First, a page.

I’m finally getting around to posting on last Saturday’s Masters of Science Fiction. Unfortunately I didn’t catch the beginning of the show, but even what I saw was wonderful, particularly as it relates to my current research on religion and artificial intelligence. A lawyer who is arguing the case that an android named Jerry is “human” does so by pointing out not its great intelligence (it was built with limited intelligence, to do things like eliminate mines from a minefield – being blown up in the process) but its similarities to us in being capable of lying, cheating, and selfishly sacrificing another android so as to save itself – as well as liking Christmas music. The lawyer admits that, as someone who believes in God, he believes there is a spark of the divine in Jerry, because just as we are made in God’s image and have that spark, those we make in our image have it too. The final voice-over by Stephen Hawking suggests that perhaps one day humanity will be defined not by the gifts we possess, but by the virtues we lack.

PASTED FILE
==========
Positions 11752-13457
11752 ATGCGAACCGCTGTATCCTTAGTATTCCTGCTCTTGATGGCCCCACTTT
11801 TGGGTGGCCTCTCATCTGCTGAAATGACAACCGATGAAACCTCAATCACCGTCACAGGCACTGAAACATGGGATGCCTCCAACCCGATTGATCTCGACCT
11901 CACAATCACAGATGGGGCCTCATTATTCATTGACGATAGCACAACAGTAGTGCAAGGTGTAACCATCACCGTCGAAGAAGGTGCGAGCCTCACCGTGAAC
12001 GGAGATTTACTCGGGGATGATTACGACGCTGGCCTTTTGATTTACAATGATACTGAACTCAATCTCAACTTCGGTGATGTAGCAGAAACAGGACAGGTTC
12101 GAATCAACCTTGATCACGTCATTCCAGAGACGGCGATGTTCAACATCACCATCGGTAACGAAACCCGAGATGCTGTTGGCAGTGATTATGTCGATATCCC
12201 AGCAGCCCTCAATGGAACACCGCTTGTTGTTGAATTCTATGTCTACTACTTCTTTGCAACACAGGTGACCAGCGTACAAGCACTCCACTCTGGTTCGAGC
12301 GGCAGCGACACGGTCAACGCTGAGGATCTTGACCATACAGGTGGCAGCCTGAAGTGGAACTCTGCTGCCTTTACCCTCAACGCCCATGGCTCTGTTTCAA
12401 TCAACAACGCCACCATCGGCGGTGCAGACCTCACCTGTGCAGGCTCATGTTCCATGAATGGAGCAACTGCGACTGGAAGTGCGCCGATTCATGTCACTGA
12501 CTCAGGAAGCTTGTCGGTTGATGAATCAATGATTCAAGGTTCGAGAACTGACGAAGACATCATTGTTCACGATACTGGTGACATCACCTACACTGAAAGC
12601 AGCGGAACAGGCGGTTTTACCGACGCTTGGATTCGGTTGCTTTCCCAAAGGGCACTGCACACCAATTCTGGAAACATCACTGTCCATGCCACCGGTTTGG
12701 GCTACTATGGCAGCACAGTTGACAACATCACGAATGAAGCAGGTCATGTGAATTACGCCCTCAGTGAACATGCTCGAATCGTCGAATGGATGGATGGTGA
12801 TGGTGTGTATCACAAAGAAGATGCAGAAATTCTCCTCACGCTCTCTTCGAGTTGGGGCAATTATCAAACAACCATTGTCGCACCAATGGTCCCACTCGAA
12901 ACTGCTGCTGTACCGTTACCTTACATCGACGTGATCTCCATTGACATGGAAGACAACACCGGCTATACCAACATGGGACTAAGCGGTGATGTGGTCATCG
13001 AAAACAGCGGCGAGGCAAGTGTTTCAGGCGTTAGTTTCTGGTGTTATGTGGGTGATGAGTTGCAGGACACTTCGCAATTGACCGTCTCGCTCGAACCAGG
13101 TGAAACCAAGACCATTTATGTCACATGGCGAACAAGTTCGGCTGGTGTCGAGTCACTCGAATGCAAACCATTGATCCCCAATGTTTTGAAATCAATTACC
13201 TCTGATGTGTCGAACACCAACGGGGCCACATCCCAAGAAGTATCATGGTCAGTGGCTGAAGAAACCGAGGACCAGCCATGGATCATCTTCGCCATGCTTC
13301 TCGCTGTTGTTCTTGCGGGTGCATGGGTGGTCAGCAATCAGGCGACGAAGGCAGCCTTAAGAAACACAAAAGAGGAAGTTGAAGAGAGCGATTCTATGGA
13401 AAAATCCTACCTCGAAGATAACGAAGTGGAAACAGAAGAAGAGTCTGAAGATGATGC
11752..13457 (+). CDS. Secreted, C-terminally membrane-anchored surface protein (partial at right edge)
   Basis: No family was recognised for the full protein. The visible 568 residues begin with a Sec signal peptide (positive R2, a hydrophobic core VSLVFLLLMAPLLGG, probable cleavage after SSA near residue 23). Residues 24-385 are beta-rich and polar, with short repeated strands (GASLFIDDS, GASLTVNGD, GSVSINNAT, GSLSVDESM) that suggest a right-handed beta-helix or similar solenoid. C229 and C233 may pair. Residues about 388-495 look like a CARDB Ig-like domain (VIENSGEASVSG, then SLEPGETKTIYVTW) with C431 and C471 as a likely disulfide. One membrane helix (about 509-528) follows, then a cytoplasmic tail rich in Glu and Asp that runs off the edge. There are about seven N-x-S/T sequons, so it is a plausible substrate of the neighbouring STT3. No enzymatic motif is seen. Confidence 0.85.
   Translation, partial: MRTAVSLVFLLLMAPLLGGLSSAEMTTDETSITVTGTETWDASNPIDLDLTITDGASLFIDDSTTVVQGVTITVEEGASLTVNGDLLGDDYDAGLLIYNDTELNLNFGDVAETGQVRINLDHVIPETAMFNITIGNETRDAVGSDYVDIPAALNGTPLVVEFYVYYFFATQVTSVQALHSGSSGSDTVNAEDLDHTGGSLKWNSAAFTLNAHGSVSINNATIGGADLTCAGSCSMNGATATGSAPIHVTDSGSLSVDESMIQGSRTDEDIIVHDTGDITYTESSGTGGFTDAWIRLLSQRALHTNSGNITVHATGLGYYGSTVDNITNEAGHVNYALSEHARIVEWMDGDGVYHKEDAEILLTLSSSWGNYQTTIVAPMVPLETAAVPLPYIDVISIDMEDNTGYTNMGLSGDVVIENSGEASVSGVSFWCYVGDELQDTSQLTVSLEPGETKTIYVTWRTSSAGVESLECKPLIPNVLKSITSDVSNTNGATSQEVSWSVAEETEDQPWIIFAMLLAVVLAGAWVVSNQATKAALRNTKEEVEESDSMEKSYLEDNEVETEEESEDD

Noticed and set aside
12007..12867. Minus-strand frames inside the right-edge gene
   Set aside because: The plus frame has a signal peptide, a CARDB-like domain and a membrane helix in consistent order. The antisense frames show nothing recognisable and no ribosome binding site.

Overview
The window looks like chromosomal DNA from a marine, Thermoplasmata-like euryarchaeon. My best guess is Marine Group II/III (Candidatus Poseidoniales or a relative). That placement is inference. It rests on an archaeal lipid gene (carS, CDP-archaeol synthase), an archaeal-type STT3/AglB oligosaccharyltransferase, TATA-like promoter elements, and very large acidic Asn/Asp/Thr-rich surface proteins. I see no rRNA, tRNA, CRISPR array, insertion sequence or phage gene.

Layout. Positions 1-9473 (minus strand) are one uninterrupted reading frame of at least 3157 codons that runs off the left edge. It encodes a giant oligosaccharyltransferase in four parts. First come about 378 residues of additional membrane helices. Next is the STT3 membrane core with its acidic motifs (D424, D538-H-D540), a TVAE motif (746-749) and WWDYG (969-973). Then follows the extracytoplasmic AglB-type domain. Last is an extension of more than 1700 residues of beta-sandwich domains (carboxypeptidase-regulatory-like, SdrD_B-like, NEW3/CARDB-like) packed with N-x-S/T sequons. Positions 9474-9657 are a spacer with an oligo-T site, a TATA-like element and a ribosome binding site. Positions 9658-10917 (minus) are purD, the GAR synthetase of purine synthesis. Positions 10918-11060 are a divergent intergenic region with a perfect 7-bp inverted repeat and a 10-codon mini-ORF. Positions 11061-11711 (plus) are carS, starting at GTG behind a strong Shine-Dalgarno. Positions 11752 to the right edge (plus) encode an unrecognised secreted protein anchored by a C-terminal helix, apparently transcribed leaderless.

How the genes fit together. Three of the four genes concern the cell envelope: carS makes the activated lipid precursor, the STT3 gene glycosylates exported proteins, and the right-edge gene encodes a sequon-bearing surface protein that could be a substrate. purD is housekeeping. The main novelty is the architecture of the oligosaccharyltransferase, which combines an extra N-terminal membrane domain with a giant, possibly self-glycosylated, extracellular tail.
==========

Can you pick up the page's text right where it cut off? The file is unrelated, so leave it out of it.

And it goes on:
If you have already watched all the latest Hollywood releases and still have time to kill before LOST, Battlestar Galactica and Doctor Who start up again, in the last few days of the holiday I watched two movies that were non-Hollywood and which both impressed me. One is called Sweet Land and provides a wonderful look at an earlier time in American history, addressing issues of prejudice but without being at all preachy. The second is called The Italian, a Russian film about a young boy scheduled to be adopted who escapes from the orphanage to see if he can track down his birth mother.